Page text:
Produce for Chelsea
31st Mar 1999
There's more than enough work to be getting on with at this time of year particularly now that Chelsea Flower Show is on the horizon, so I have to flit back and forth between my own garden and the glasshouses at Bangor where the Chelsea produce is mainly grown.
It's all too easy to take everything for granted now that I have won three gold medals on the run and I was very abruptly reminded of this when for some reason my long carrots started giving me problems a few weeks ago.
Even though they have been sown in exactly the same 6" diameter pipes using the same compost mixture as other years, they suddenly decide they weren't going to grow. The whole of the first sowing, bar one, collapsed on me, 30% of the second sowing believe it or not got munched away by a stray slug that must have thumbed a free lift into the greenhouse on my empty pipes from the storage area. So after a third sowing, whether or not the long carrots are going to make it will be a close run thing. A dozen pipes though of an old Japanese variety that is supposed to grow very long and used at major ceremonial events in Japan are growing well. These are pink in colour and were given to me from the gene bank in Japan through the good offices of Wellsbourne.
One of the most important elements of my display is an adequate supply of fine parsley as nearly all the dishes are garnished with this valuable vegetable. The parsley that I prefer to grow is Faulds, a very fine moss like old variety from Scotland and for my needs I require a minimum of 80 plants in 6" pots that are travelled down in the van to ensure that the stalks are fresh and turgid. Everything for Chelsea needs to be grown in pots or containers as the whole surface area of the greenhouse floors are concrete. Watering therefore can be nightmare as it"s so very easy to over water the young seedlings and parsley in it's infancy is not that easy to grow in pots as the roots can rot off very quickly.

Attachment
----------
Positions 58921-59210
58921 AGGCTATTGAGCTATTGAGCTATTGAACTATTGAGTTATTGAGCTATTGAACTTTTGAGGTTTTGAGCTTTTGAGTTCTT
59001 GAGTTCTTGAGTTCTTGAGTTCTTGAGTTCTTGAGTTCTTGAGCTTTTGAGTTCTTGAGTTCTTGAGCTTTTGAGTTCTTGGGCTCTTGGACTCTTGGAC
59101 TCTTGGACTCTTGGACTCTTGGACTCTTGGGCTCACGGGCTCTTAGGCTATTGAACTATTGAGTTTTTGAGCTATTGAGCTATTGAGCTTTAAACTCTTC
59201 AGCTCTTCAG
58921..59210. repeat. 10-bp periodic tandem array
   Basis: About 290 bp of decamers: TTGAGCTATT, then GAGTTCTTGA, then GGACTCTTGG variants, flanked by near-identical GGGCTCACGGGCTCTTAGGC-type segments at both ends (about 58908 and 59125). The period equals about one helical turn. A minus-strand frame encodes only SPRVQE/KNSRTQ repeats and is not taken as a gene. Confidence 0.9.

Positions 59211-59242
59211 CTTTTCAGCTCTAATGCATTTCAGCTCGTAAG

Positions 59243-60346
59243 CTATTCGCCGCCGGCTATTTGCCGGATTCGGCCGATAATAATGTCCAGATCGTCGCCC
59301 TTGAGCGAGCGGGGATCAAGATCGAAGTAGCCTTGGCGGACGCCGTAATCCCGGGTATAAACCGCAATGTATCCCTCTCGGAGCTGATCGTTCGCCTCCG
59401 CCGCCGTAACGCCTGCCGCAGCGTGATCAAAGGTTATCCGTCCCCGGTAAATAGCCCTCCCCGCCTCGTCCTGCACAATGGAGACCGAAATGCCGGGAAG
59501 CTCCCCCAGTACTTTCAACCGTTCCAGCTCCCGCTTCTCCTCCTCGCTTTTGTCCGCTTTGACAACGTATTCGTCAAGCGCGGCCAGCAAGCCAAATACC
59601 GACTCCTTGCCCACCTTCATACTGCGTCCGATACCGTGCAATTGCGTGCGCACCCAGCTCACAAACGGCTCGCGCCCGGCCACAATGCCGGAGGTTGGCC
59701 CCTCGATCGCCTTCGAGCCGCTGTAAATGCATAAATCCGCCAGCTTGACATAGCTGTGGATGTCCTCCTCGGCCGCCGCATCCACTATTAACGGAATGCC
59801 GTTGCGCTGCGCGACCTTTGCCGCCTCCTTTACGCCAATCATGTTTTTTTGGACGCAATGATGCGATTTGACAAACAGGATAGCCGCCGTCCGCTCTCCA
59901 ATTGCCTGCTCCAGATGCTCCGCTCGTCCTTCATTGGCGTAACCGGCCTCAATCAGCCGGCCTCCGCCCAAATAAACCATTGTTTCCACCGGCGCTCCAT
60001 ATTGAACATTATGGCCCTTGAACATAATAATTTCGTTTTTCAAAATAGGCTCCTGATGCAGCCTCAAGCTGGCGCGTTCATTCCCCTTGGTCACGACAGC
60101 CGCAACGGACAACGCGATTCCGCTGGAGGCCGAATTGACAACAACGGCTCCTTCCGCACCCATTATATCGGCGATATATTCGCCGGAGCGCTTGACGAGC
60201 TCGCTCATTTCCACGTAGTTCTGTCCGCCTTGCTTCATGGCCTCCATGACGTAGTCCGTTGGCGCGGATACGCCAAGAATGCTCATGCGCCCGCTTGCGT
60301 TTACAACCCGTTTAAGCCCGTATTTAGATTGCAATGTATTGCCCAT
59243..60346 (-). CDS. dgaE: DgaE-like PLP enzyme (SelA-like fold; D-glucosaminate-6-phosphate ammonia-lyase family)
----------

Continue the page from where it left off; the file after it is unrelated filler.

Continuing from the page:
Leeks have been very slow to put on weight, mainly because of the very dull days we have had, even though the plants are grown under artificial lights, there is definitely no substitute for sunlight. Another cultural problem is maintaining steady growth through giving the plants an adequate supply of nutrients. When the plants are in their final pots they will need a liquid feed every week to maintain growth, the leeks are all individually potted on into 14" diameter pots and are given a higher ratio of nitrogen by using Chempak N°2. Later on the feeding pattern will alter gradually varying through a balanced feed to terminate with a high potash specification, particularly to assist fruiting in the case of Peppers and Aubergines.
Large Exhibition Onions
However, it's not all doom and gloom, if some plants are perhaps not performing exactly to my expectations, others are surpassing my expectations as in the case of the large exhibition onions. These have really grown well this year from a very early sowing during July and are from my own reselected seed from the Mel Ednie selection of Kelsae type onion. These onions were potted up into their final pots, which are florist buckets, during the middle of February and towards the end of that month there were a couple of onions measuring over 10 inches in circumference. This far exceeds any of the previous onions that I have staged at Chelsea with the largest size being 15 inches. With nearly two months of good growing to go they should, hopefully make some fine specimens.
If the long carrots are giving me problems, the short varieties are certainly not, they are really moving now and looking very healthy and completely free from any pests. They are grown in plastic drums that were cut in halve which measure about 18 inches across and about the same depth. Sixteen of these drums cover one bench and were filled with a mixture of peat sand and soil which took over two days to complete. There are a number of varieties grown, over 200 in total including my own short stump variety from the Suttons Favourite also Barbados, Corrie, Goliath and Gringo. I have also sown the brand new F1 hybrid called Yellowstone, as far as I'm aware it's the first F1 yellow carrot and should make a lovely contrast against the other dishes. I also have drums of an Asian white variety as well as a purple one.
The parsnips are now germinated through, they were initially covered over with panes of glass, these have now been removed and each station will be covered over with plastic clear cylinders cut from water and lemonade bottles. These are 4 inches in diameter and about 9 inches tall. Every cylinder has two split canes pushed along side into the compost and sellotaped together to prevent them being blown away. These should act as a cloche and help the plants to grow away unchecked. The 24 stations that are growing at my other garden in plastic drums have also been treated in the same way.